Monthly Archives: January 2012

List comprehensions

List comprehensions provide a concise way to create lists from existing lists. Each list comprehension consists of an expression followed by a for clause, then zero or more for or if clauses. The result will be a list resulting from evaluating the expression in the context of the for and if clauses which follow it.

The following are common ways to describe lists (or sets, or tuples, or vectors) in mathematics.

Lists can contain any type of elements, including strings, nested lists and functions. We can even mix different types within a list.
The following works on a list of strings and produces a list of lists.

The following is also an example of nested list comprehension:

Unit testing in Python

According to wikipedia: In computer programming, unit testing is a method by which individual units of source code are tested to determine if they are fit for use. A unit is the smallest testable part of an application. In procedural programming a unit could be an entire module but is more commonly an individual function or procedure. In object-oriented programming a unit is often an entire interface, such as a class, but could be an individual method.

This post is about testing in Python, mainly using the Python standard library testing framework unittest. For an example to test, first import the Unit Test module by:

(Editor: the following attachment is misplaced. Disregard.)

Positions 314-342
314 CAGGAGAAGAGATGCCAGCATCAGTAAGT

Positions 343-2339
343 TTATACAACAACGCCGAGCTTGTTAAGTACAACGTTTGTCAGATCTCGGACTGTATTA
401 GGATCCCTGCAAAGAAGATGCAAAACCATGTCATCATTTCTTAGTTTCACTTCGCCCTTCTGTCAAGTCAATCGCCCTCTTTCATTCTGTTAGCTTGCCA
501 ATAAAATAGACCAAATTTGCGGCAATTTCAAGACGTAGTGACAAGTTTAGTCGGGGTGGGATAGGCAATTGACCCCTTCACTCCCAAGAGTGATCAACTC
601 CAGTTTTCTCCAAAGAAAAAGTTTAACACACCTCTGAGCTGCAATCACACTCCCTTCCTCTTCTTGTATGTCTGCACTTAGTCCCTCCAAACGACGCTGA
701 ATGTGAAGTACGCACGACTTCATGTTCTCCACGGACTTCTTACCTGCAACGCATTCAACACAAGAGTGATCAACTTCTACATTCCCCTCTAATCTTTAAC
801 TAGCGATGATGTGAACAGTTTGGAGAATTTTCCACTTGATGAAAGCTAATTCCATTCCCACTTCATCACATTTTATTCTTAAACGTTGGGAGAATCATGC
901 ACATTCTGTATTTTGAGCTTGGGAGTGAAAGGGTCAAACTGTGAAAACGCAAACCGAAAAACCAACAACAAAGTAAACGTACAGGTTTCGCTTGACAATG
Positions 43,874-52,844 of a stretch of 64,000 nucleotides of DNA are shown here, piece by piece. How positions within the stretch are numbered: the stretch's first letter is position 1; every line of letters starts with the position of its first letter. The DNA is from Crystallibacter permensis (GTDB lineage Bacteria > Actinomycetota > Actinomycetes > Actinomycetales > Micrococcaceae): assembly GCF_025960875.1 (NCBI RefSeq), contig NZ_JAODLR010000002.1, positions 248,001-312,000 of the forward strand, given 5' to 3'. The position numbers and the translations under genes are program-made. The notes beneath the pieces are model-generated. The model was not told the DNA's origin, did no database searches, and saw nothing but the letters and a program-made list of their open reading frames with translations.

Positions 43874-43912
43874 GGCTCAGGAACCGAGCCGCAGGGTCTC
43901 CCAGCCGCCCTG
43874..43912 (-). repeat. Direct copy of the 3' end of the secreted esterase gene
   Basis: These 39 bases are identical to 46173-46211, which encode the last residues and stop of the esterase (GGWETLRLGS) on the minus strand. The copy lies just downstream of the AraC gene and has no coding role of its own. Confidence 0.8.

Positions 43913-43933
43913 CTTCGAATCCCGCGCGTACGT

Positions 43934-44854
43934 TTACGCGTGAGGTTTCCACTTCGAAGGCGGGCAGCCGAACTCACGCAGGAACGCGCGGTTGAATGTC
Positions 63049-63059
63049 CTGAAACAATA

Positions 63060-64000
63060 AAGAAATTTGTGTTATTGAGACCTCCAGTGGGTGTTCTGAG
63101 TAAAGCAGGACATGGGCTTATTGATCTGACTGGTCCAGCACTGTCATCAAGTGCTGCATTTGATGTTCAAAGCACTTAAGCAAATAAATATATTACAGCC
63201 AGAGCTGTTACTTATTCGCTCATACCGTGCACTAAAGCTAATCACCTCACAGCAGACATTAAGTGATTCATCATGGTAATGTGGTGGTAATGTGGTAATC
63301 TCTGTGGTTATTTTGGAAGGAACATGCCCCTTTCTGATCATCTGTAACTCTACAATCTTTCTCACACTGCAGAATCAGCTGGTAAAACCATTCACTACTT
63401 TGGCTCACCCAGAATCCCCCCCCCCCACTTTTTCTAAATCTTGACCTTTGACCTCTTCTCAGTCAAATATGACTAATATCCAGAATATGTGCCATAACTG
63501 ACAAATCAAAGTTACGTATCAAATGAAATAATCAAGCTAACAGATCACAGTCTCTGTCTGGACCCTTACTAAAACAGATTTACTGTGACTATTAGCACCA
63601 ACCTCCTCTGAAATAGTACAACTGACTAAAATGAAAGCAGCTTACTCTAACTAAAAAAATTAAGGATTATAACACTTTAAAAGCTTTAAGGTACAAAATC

import unittest

unittestis an object oriented framework based around test fixtures. In unittest the test fixture is the TestCase class. To write a testcase class, we have to write a class that derives from the TestCase class of the unittest module. On the class statement, the base class (or classes) goes in parentheses after the name of the class. The usual four-phase unit test includes Setup, Exercise, Verify and Teardown.

The snapshot of my sample unit testing program is shown below:

In the above program add is a simple adding function to demo unittest. MyTest is the class in which all functions will be ran by unittest. The function setUp will always be ran in order to setup the test environment before all the tests have run. The function tearDown will always be ran in order to cleanup the test environment after all the tests have run. After that, the function beginning with ‘add’ will be ran as a unit test. AssertEqual checks the values given in the parentheses are equal. The TestCase class provides a number of methods to check for and report failures, such as:

assertEqual (a,b) → a == b

assertNotEqual (a,b) → a != b

assertTrue (x) → bool(x) is True

assertFalse(x) → bool(x) is False

assertIs (a,b) → a is b

assertIsNot(a,b) → a is not b

assertIn (a,b) → a in b

assertNotIn (a,b) → a not in b

When we run the above program, we get an output like this:

If there is error in the output or if it is not compiled properly, it will be printed in the terminal. Here , the code is correct. So, we get the output as ‘OK’.

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